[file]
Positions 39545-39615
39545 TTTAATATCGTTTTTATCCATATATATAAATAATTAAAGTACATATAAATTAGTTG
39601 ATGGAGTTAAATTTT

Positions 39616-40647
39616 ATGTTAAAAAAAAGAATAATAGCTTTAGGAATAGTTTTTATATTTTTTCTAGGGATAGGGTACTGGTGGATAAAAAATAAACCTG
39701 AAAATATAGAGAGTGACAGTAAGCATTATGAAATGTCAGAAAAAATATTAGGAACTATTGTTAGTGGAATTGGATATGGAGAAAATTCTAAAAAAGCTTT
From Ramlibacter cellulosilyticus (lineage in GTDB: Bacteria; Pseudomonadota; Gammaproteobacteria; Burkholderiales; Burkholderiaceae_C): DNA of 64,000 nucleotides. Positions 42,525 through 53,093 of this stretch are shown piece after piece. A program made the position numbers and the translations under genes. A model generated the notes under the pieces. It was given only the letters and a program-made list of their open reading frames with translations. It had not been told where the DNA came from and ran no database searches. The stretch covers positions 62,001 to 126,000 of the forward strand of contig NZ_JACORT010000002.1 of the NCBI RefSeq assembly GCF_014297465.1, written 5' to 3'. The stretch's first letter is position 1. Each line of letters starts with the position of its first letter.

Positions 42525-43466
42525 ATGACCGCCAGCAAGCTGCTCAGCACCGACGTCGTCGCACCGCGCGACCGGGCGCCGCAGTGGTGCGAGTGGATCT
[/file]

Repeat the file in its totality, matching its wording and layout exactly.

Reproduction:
Positions 39545-39615
39545 TTTAATATCGTTTTTATCCATATATATAAATAATTAAAGTACATATAAATTAGTTG
39601 ATGGAGTTAAATTTT

Positions 39616-40647
39616 ATGTTAAAAAAAAGAATAATAGCTTTAGGAATAGTTTTTATATTTTTTCTAGGGATAGGGTACTGGTGGATAAAAAATAAACCTG
39701 AAAATATAGAGAGTGACAGTAAGCATTATGAAATGTCAGAAAAAATATTAGGAACTATTGTTAGTGGAATTGGATATGGAGAAAATTCTAAAAAAGCTTT
From Ramlibacter cellulosilyticus (lineage in GTDB: Bacteria; Pseudomonadota; Gammaproteobacteria; Burkholderiales; Burkholderiaceae_C): DNA of 64,000 nucleotides. Positions 42,525 through 53,093 of this stretch are shown piece after piece. A program made the position numbers and the translations under genes. A model generated the notes under the pieces. It was given only the letters and a program-made list of their open reading frames with translations. It had not been told where the DNA came from and ran no database searches. The stretch covers positions 62,001 to 126,000 of the forward strand of contig NZ_JACORT010000002.1 of the NCBI RefSeq assembly GCF_014297465.1, written 5' to 3'. The stretch's first letter is position 1. Each line of letters starts with the position of its first letter.

Positions 42525-43466
42525 ATGACCGCCAGCAAGCTGCTCAGCACCGACGTCGTCGCACCGCGCGACCGGGCGCCGCAGTGGTGCGAGTGGATCT